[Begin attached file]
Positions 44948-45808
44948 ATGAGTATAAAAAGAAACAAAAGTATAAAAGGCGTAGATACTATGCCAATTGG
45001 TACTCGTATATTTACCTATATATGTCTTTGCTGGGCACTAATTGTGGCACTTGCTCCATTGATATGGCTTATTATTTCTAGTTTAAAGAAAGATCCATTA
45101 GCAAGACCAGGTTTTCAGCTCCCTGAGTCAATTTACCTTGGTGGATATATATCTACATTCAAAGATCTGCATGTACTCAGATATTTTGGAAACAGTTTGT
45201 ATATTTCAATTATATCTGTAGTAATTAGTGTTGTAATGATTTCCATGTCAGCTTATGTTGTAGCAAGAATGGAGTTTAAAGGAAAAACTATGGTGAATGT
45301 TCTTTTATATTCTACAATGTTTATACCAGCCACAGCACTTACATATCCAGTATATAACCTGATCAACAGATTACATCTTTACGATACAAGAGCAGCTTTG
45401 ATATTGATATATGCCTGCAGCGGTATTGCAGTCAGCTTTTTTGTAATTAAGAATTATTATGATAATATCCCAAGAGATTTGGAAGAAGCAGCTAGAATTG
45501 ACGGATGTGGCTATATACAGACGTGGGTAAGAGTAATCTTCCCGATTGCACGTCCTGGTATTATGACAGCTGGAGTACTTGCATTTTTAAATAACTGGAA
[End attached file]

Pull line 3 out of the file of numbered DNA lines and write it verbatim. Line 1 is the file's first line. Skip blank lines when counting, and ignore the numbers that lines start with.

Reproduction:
45001 TACTCGTATATTTACCTATATATGTCTTTGCTGGGCACTAATTGTGGCACTTGCTCCATTGATATGGCTTATTATTTCTAGTTTAAAGAAAGATCCATTA